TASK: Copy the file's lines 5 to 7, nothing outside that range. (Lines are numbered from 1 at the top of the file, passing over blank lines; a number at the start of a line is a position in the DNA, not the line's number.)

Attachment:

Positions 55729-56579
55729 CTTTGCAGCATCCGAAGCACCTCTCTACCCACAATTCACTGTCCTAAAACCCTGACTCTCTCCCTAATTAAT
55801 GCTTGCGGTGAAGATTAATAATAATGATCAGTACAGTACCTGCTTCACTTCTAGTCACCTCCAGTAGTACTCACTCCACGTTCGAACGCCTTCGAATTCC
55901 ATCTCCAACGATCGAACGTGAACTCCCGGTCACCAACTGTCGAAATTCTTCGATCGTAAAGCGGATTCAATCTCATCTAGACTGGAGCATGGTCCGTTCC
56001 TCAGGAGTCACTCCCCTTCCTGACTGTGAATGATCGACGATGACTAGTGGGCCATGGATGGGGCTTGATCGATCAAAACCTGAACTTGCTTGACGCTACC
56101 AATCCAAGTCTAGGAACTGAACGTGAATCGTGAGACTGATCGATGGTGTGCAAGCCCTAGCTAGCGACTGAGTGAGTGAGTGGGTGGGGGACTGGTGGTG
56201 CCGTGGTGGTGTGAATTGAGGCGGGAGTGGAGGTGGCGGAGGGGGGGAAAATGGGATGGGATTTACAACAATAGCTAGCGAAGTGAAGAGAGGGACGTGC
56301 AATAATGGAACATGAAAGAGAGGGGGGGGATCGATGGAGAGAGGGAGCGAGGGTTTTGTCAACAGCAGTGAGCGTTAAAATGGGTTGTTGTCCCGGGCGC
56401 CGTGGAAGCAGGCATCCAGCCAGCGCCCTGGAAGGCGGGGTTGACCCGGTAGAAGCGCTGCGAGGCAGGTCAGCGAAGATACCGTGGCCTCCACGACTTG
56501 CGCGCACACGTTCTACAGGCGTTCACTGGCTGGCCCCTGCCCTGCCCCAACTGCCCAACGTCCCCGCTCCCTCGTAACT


56001 TCAGGAGTCACTCCCCTTCCTGACTGTGAATGATCGACGATGACTAGTGGGCCATGGATGGGGCTTGATCGATCAAAACCTGAACTTGCTTGACGCTACC
56101 AATCCAAGTCTAGGAACTGAACGTGAATCGTGAGACTGATCGATGGTGTGCAAGCCCTAGCTAGCGACTGAGTGAGTGAGTGGGTGGGGGACTGGTGGTG
56201 CCGTGGTGGTGTGAATTGAGGCGGGAGTGGAGGTGGCGGAGGGGGGGAAAATGGGATGGGATTTACAACAATAGCTAGCGAAGTGAAGAGAGGGACGTGC